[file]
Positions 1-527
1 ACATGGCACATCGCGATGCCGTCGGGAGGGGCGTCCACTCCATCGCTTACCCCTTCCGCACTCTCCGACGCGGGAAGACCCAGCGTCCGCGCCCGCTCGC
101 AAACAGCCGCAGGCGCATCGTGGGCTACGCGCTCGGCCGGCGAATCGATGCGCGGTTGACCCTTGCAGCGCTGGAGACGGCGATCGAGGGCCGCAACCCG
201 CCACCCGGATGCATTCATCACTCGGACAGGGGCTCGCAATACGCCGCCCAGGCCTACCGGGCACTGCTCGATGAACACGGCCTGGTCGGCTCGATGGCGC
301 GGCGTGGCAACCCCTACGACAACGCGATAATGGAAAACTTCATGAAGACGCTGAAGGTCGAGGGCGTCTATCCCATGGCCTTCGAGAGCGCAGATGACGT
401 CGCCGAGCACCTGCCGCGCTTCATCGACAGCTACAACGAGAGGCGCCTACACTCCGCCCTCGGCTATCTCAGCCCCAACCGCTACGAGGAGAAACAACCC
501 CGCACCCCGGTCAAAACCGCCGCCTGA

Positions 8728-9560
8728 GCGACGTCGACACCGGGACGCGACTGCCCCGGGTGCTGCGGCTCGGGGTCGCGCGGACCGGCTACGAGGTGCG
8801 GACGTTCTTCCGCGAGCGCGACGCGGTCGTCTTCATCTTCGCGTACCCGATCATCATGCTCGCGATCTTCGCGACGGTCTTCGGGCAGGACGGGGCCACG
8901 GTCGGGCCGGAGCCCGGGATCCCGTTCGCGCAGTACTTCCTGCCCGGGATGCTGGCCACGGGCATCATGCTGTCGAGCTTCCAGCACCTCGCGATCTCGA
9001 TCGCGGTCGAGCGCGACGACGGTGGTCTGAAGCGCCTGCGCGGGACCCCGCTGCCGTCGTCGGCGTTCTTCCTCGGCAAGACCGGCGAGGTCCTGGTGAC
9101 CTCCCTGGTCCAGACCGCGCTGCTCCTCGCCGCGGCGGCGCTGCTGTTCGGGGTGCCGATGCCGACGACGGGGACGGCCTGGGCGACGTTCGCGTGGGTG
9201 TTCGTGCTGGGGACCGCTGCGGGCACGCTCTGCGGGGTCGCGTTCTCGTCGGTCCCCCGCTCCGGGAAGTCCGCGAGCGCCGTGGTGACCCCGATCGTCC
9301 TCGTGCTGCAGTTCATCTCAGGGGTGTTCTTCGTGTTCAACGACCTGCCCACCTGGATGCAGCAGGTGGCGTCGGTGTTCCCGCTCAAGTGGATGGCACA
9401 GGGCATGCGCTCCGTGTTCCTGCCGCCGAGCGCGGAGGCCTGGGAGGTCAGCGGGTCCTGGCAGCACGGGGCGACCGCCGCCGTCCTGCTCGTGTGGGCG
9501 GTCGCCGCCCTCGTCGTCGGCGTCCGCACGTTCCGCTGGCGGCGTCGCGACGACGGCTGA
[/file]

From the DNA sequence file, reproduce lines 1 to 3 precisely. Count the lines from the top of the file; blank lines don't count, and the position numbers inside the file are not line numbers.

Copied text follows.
Positions 1-527
1 ACATGGCACATCGCGATGCCGTCGGGAGGGGCGTCCACTCCATCGCTTACCCCTTCCGCACTCTCCGACGCGGGAAGACCCAGCGTCCGCGCCCGCTCGC
101 AAACAGCCGCAGGCGCATCGTGGGCTACGCGCTCGGCCGGCGAATCGATGCGCGGTTGACCCTTGCAGCGCTGGAGACGGCGATCGAGGGCCGCAACCCG